This week’s focus: News and Views
I am honored to have my Twitter feed included in this list of 50 Best Twitter Feeds for Psychology Majors! Go check out the other 49, broken out into these categories: News; Organizations; Patients; and Professionals.
Best Tweets for Trauma and PTSD Survivors is a weekly Friday feature. My selections are entirely subjective, and I know it will never be possible to include every great resource tweeted. But I can try! I’ve personally read all tweeted links, and believe them to be of great value.
Disclaimer: I am in no way responsible for content found on any other website. Stay safe, and don’t follow links if you believe you might be triggered by them. Also, I will not be re-checking links from older Best Tweets posts, and if the site’s archived URL is different from the one I’ve provided here, you may need to do a search on their site.
Please Share My Stuff! You can now “like” and “share” this post everywhere with the touch of a button or two at the end of the linked tweets! Feel free to do any or all of that! (And thanks.)
@ShareAwakening “If we are bold,
love strikes away the chains of fear
from our souls.” ~ Maya Angelou
Some Tweets to Ponder
@MindfullyMe “The presence with which you perform even the smallest action is a reflection of the presence you take into your most trying times.”
@StevenHandel “The odd paradox is that when I give myself permission to experience negativity in my life, it simultaneously has less power over me.”
@TheOracle13 “The quieter you become, the more you hear.”
@WisdomalaCarte “Some people never say those words, I love you, but like a child they’re longing to be told.” ~ Paul Simon
@healthyplace “To love oneself is the beginning of a lifelong romance.” ~ Oscar Wilde
News and Views
@SarahEOlson2009 Disturbing e-mails could spell more trouble for Penn State officials
[SEO: Disturbing yes. But utterly predictable that they would try to cover this up.
The most disturbing (and disgusting): “The messages indicate former Penn State President Graham Spanier and two other former university officials knew they had a problem with Sandusky after a 2001 shower incident, but apparently first decided to handle it using a ‘humane’ approach before contacting outside authorities whose job it is to investigate suspected abuse.” NOTE: Being ‘humane’ was for Sandusky’s benefit! Being ‘humane’ to the children — and future children — was obviously never a priority. They all should be in jail.]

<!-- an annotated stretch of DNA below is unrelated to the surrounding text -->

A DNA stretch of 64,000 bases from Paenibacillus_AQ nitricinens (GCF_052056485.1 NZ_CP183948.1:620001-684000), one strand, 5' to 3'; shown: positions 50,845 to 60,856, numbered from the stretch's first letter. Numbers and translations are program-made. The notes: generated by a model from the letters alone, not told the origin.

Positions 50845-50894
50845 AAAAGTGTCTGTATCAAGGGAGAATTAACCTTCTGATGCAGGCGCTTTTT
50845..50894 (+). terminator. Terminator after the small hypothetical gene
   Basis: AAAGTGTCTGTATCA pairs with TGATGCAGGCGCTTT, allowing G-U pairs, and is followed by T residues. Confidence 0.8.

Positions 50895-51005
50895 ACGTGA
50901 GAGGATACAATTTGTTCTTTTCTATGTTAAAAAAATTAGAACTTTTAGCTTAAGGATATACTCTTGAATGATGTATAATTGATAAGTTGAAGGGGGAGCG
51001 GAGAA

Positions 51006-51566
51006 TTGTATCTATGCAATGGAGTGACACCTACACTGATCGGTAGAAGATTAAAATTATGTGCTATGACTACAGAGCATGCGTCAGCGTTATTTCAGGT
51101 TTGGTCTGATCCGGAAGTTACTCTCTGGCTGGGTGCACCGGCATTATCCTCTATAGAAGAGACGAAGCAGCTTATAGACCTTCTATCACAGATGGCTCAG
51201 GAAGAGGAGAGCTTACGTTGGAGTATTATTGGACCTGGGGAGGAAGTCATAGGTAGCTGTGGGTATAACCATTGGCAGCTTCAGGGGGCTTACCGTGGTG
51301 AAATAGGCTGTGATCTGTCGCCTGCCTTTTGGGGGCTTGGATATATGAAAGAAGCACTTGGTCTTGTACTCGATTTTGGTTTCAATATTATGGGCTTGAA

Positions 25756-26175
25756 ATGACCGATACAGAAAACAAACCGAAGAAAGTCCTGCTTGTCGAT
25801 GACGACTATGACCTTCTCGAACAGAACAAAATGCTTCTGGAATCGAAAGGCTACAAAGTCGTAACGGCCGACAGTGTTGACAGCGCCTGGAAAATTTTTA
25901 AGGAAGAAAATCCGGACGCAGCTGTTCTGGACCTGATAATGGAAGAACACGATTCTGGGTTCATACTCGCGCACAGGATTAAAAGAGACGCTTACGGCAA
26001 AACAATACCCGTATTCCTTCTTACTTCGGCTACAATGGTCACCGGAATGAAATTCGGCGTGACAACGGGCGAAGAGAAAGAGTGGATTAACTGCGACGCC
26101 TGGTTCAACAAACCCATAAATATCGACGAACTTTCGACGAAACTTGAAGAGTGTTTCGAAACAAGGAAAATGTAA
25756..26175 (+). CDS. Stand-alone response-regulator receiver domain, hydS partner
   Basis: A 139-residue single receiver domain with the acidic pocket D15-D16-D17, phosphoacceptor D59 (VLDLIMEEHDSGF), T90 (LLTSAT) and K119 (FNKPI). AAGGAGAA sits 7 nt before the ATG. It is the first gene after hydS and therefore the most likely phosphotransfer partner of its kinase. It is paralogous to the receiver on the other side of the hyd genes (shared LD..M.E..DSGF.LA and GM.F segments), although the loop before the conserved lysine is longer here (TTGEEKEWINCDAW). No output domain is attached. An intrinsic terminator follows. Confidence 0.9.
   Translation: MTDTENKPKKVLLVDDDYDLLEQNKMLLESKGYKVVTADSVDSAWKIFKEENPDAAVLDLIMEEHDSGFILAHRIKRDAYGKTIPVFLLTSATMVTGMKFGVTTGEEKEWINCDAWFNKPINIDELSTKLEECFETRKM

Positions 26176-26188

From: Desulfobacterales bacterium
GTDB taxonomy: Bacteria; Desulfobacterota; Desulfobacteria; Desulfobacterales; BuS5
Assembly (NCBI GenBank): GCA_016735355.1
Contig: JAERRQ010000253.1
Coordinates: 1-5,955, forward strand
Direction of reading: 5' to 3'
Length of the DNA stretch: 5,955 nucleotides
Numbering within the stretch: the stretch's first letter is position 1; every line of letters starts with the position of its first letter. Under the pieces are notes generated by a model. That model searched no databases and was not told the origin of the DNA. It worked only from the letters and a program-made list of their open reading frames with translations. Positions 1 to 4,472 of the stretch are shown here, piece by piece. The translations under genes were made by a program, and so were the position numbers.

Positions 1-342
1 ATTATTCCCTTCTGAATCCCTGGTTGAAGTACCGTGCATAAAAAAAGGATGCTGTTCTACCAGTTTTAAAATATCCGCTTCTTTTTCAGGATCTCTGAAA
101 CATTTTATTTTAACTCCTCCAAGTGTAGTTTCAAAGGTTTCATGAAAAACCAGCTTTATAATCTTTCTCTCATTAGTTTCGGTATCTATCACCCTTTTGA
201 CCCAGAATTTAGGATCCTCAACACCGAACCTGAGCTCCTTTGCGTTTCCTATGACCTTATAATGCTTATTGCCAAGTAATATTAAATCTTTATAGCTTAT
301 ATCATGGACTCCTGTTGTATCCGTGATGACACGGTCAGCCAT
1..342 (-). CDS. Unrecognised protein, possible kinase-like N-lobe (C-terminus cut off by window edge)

@DrKathleenYoung How Can a Parent Share Her History of Child Abuse With Her Children?
[SEO: This opinion piece asks the question: “Do I owe my young adult children the truth about my own history as a victim of childhood sexual abuse?”
The comments are fascinating. They range from “you should never tell your children because you are being selfish and burdening them” to “you should tell them so they can better understand who you are, where you came from” to “I don’t want to know what happened to my mother because it’s not relevant to my life”. (Just … wow.)
One commenter said she’d be glad her mother “made that sacrifice” to not tell her. I don’t have children; I don’t know how I’d handle this. But geez! Some of these adult children are completely self-absorbed. Where’s the compassion? Where’s the gratitude for being allowed to live without that knowledge as a young child? Do they truly not get — or care — that keeping secrets is part of perpetuating the problem? I just don’t get that attitude.]